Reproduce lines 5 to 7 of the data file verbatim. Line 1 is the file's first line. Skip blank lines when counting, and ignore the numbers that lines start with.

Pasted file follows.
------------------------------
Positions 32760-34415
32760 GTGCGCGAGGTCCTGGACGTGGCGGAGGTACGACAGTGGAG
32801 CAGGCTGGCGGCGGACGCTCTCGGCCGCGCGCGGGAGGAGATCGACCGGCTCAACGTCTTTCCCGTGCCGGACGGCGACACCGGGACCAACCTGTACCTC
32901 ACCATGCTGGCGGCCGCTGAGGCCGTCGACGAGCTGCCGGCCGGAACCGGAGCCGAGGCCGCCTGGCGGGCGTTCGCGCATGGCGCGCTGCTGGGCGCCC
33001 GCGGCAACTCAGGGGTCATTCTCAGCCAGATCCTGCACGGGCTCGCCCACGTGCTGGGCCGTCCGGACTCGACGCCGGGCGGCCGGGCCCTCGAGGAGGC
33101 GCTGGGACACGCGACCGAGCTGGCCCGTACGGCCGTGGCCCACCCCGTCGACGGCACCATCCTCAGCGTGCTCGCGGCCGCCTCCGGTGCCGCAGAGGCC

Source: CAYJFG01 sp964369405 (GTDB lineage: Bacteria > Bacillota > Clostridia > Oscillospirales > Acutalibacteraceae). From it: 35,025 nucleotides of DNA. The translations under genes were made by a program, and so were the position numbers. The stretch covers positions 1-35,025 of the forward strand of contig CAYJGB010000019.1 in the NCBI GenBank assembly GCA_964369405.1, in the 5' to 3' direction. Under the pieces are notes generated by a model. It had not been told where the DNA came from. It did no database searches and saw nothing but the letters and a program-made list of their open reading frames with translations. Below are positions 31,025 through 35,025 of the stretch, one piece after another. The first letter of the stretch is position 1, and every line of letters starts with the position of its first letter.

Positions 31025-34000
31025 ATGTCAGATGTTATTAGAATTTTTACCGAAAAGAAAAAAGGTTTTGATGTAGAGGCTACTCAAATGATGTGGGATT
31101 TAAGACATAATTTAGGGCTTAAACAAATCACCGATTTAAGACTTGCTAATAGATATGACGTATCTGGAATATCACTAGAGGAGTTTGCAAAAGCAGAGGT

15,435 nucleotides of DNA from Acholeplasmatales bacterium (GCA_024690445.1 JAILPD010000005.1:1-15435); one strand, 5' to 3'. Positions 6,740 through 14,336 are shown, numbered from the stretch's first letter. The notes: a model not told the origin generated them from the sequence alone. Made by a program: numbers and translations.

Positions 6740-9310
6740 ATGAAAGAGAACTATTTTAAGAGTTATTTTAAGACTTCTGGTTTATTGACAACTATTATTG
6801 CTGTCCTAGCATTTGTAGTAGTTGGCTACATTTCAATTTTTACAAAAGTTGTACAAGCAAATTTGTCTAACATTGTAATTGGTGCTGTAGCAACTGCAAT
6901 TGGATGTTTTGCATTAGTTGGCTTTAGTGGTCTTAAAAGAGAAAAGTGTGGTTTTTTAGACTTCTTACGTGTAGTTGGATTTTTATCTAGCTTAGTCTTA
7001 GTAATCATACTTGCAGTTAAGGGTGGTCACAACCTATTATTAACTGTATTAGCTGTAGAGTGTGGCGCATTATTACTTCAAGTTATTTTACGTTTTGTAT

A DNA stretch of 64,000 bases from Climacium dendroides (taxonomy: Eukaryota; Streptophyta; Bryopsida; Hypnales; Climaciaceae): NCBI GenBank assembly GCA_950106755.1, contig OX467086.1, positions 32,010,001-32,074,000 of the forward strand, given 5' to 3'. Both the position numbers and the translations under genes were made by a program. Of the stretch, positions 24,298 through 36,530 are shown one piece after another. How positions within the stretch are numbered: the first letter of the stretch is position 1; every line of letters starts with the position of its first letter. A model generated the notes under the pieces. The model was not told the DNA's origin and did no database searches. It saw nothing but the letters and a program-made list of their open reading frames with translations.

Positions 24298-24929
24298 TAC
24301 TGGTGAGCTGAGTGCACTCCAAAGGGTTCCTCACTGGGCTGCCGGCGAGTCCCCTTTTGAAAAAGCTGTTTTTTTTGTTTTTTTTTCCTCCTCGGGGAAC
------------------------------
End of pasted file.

33001 GCGGCAACTCAGGGGTCATTCTCAGCCAGATCCTGCACGGGCTCGCCCACGTGCTGGGCCGTCCGGACTCGACGCCGGGCGGCCGGGCCCTCGAGGAGGC
33101 GCTGGGACACGCGACCGAGCTGGCCCGTACGGCCGTGGCCCACCCCGTCGACGGCACCATCCTCAGCGTGCTCGCGGCCGCCTCCGGTGCCGCAGAGGCC

Source: CAYJFG01 sp964369405 (GTDB lineage: Bacteria > Bacillota > Clostridia > Oscillospirales > Acutalibacteraceae). From it: 35,025 nucleotides of DNA. The translations under genes were made by a program, and so were the position numbers. The stretch covers positions 1-35,025 of the forward strand of contig CAYJGB010000019.1 in the NCBI GenBank assembly GCA_964369405.1, in the 5' to 3' direction. Under the pieces are notes generated by a model. It had not been told where the DNA came from. It did no database searches and saw nothing but the letters and a program-made list of their open reading frames with translations. Below are positions 31,025 through 35,025 of the stretch, one piece after another. The first letter of the stretch is position 1, and every line of letters starts with the position of its first letter.